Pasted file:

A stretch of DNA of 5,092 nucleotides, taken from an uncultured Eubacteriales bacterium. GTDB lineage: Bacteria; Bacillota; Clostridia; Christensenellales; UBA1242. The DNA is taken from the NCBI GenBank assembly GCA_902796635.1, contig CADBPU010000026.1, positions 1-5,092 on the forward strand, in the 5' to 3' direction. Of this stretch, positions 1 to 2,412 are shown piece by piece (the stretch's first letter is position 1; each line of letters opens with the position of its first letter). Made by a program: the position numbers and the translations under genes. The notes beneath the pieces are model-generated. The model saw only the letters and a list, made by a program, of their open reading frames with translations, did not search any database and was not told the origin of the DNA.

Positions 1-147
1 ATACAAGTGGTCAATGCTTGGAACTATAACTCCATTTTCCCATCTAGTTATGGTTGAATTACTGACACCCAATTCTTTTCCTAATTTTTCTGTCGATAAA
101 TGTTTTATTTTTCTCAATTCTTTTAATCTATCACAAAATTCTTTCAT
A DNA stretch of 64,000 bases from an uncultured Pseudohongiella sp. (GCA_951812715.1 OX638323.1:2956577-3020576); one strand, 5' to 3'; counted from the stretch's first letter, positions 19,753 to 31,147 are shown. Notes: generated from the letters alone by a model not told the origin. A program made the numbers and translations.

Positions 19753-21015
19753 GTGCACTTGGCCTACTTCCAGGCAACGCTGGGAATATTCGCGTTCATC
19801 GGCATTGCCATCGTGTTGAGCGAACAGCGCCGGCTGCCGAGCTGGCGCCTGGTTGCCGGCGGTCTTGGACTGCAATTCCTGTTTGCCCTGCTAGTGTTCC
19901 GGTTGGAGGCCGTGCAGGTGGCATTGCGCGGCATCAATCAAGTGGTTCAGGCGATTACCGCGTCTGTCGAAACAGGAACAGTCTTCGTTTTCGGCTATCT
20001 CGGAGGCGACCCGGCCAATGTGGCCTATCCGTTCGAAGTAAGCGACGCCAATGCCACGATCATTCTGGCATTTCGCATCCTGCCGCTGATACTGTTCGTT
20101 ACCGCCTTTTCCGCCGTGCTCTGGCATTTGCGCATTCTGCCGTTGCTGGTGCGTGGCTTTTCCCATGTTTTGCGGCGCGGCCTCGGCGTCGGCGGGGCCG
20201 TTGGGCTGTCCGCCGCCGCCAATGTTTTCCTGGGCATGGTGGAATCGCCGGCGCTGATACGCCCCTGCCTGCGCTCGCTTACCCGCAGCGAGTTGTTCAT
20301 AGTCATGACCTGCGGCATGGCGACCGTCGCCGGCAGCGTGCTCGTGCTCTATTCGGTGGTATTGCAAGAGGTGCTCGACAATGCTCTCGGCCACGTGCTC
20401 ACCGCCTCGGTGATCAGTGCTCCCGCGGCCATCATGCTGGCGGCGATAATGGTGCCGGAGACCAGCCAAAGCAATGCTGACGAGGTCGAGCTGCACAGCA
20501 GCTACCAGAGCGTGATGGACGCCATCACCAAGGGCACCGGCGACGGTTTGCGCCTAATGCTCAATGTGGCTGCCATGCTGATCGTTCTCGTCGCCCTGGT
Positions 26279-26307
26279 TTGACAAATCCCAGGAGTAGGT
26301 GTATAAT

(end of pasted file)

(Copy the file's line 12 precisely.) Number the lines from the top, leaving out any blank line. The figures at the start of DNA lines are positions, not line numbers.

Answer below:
20201 TTGGGCTGTCCGCCGCCGCCAATGTTTTCCTGGGCATGGTGGAATCGCCGGCGCTGATACGCCCCTGCCTGCGCTCGCTTACCCGCAGCGAGTTGTTCAT